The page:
Women in Automotive Leadership: Celebrating Women’s History Month
It’s true that automotive still tends to be a male-dominated industry, and there are many women who have also been a key factor to its continued success. According to recent studies, women hold only about 25 percent of automotive jobs, despite the fact that female consumers make up over 44 percent of primary vehicle buyers, and have influence over about 80 percent of car-buying decisions. Additionally, women own only about 3 percent of all dealerships, and women make up a very small percentage of service technicians and body repair workers in the industry.
Every advancement made by a woman enhances the automotive industry not just for women, but for all. As we come to the final days of Women’s History Month, we wanted to give a shout out to all the ladies who are movers and shakers in the automotive industry. This list is in no particular order, but was put together to showcase the variety of contributions that women have made. Here are a few of the women who have contributed to the success of the industry.
Barra was named CEO of General Motors (GM) in January 2014. She is the first female CEO of a major global automotive manufacturer. She has been named on Forbes and Fortune’s respective Most Powerful Women lists.
Lieblein is GM’s VP, Global Quality, reports to Mary Barra directly. Lieblein has worked for GM since 1978, starting as a co-op student at General Motors Assembly Division in Los Angeles, and has also served as the President and Managing Director of both GM Mexico and GM Brazil.
Patrick is probably the most well-known face and name on this list. She has established herself as a competitor in American open-wheel racing in the IndyCar and NASCAR series. Patrick is not just a sports success, but has also been successful in building herself into a brand.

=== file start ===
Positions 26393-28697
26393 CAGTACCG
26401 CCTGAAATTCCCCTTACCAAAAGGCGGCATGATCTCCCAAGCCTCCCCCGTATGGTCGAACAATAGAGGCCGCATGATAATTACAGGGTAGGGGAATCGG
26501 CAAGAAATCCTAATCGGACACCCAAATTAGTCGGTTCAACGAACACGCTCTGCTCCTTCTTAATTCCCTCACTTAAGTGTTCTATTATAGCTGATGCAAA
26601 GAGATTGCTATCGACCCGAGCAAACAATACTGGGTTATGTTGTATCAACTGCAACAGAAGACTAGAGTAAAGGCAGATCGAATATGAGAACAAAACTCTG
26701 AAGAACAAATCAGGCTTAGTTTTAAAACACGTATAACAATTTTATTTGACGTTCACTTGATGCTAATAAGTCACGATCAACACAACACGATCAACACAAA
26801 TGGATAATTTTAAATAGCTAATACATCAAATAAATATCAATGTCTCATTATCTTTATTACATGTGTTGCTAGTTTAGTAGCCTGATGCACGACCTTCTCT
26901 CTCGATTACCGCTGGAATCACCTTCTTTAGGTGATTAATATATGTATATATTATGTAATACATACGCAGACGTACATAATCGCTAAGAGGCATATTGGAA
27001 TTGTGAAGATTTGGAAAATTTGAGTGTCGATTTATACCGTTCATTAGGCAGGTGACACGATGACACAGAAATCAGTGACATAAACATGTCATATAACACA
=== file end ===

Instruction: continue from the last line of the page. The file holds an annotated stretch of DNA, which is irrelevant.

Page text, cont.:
Ford is VP, Global Dealer and Consumer Experience for Ford Motor Co. She is also the great-great-granddaughter and heiress of Henry Ford. She has been a member of the family business since 1995 and has been listed twice among the leading women in the auto industry by Automotive News.
Hardy has been the VP, Marketing for BMW of North America since 2013. She has received many awards for her branding and advertising work over the past several decades in the automotive industry, including AdWeek’s 2014 Brand Genius award.
In 1995, Schultz founded Women’s Automotive Association International (WAAI), an organization devoted to “recognizing the achievements of women in the automotive industry; providing education and news of particular interest to women in the industry; building relationships through networking opportunities and other forums; [and] encouraging growth through mentoring, educational endeavors and scholarships.” Schultz remains CEO to this day. At the upcoming 2015 New York International Auto Show, WAAI will be hosting a breakfast for women in automotive leadership on April 2.
Corrigan is the Director of Customer Relationships and Insights at Jaguar Land Rover, but she has also worked for Ford and Lincoln Mercury in her three-decade-long career in automotive. In September 2010, she was named one of the 100 Leading Women in Automotive.
Another legacy in automotive, Linda Hasenfratz is the daughter of Linamar’s founder, and took the helm as CEO in 2002. Linamar is Canada’s second largest auto-parts manufacturer. Under her leadership, the company tripled its revenue by the end of 2013 and is continuing to experience rapid growth. In 2014, Hasenfrantz received the Ernst & Young Ontario Entrepreneur of the Year Award in Manufacturing and was chosen as the Entrepreneur of the Year for all of Canada.
Hamp is the Chief Communications Officer of Toyota Motor North America. She is in charge of the company’s communication and engagement efforts as Toyota launches new vehicles, spends more than $1.5 billion on U.S. products and operations, and reports record sales. Hamp was honored as a trailblazer at the Women and Power Feminist Press Gala in 2014.
These are just a few of the women who hold leadership positions in the automotive industry. As more young women are encouraged to explore STEM careers and executive roles, we are optimistic that women’s contributions to the automotive industry will continue to grow.
What other women do you think deserved a shout-out?
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